Tim Paine opens up on anguish of ball-tampering saga ‘sandpapergate’

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While raising questions about Australia’s behaviour, Du Plessis freely admits South Africa were also tampering with the ball.

“I’m not mentioning this from atop a high horse. In the past, we have also been found guilty of employing unorthodox methods to get the ball to reverse swing,” du Plessis writes.

Cameron Bancroft and Steve Smith face the media in Cape Town 2018.

Cameron Bancroft and Steve Smith face the media in Cape Town 2018.Credit:Getty Images

“In our team, we just thought, ‘Nah! Ball tampering and reverse swing have always been there.’ In fact, it was probably more prevalent when camera technology wasn’t as good as it is today.

“Personally, I don’t think Steve Smith did much wrong. It’s no secret that all cricket teams want the ball to reverse … We too, have pushed those boundaries.”

For all accusations by both teams about the behaviour of the other in 2018, Paine claimed that no one was ready for what happened on the field in Cape Town.

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“Everyone out there was shocked when they looked up on the big screen and saw Cameron Bancroft with a piece
of sandpaper in his hand,” Paine wrote. “I was stunned. We all were.

“I can let you in on the fact that over my years in the game I’d heard talk about guys taping small pieces of sandpaper onto their fingers, but this was next level. It was a Test match and it was on the big screen and it looked terrible.

“My heart sank, I was thinking, ‘What the f—?’ A sense of dread came over us all.”

The Australians had already been strongly criticised for their behaviour from the outset of an ugly Test series.

Du Plessis makes no bones about it in his book, saying “we were going to force-feed the visitors some of their own medicine … let the bullies be bullied”.

Tim Paine became captain following sandpapergate.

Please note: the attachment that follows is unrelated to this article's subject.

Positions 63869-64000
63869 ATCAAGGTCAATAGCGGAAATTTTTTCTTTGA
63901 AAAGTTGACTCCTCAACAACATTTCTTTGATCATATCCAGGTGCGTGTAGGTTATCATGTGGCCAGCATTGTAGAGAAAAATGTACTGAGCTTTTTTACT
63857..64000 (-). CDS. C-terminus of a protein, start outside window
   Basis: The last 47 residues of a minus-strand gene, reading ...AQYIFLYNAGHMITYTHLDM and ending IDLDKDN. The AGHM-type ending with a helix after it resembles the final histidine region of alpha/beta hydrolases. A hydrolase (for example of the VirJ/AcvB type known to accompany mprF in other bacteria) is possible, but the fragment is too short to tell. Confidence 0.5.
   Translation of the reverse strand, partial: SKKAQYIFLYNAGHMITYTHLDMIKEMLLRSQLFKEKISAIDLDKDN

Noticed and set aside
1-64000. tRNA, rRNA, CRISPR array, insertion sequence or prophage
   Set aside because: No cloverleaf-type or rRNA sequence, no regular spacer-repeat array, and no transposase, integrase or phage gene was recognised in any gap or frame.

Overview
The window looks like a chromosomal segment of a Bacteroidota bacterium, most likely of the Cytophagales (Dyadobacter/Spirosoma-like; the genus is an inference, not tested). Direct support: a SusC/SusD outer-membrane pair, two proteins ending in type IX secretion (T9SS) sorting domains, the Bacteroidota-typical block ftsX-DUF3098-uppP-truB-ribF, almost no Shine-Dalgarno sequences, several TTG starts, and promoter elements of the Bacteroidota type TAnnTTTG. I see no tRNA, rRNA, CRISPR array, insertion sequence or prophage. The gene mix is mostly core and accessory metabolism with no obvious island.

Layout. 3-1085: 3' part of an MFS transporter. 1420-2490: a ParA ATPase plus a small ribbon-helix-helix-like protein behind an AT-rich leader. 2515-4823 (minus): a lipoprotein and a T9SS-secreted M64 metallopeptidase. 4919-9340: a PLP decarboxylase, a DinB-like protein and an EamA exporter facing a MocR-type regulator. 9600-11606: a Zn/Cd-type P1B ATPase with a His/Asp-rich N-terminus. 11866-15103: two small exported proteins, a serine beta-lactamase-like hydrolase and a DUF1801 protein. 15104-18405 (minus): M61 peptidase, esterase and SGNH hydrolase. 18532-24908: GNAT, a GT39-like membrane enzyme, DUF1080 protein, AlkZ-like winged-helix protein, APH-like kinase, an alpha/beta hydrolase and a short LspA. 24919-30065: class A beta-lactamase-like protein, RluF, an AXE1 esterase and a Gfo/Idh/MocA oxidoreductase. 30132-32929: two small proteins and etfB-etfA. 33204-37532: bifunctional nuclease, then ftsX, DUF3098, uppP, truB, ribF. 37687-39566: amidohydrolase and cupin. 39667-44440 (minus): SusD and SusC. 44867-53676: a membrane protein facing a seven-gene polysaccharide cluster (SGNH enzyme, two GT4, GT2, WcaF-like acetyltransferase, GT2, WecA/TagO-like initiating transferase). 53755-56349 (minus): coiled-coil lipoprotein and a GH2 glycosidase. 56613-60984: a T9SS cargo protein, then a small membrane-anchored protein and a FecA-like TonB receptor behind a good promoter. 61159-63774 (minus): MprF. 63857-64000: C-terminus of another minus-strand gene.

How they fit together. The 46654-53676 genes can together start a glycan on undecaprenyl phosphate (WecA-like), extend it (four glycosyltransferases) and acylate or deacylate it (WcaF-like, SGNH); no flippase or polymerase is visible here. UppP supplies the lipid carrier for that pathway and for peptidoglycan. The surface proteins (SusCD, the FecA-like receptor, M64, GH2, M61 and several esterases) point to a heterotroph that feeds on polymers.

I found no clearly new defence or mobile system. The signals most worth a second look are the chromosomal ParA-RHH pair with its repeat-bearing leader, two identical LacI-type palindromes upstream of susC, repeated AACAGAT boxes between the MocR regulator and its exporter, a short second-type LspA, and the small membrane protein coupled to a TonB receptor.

Tim Paine became captain following sandpapergate.Credit:Getty Images

After his unexpected recall to the Test side for the Ashes earlier that summer, Paine was shocked at the level of on-field acrimony.

“I found that to be a really intense series in terms of the verbals out on the ground,” he recalled. “Obviously, Test cricket is competitive, but I thought that series was getting close [to the edge] and the warning signs were there that it was getting a touch too aggressive.

“Faf says in his book they would try and bully the bullies, and what you saw there was them trying to fight fire with fire, and it just tipped over the edge in a number of ways. And sandpaper, obviously, was the straw that broke the camel’s back.

“I suspect nobody will ever be satisfied they know the full story of how we got to this place. I’m not sure I even understand [it] myself.

“There were a lot of things going on in that series that, looking back, weren’t in the right spirit of the game. And I think if we had our time again, we’d probably pull back on some of that stuff. I think both teams would, in terms of how we were sort of going at each other and the animosity between the two groups.

“It was absolutely competitive and a win-at-all-costs mentality … it went too far.”

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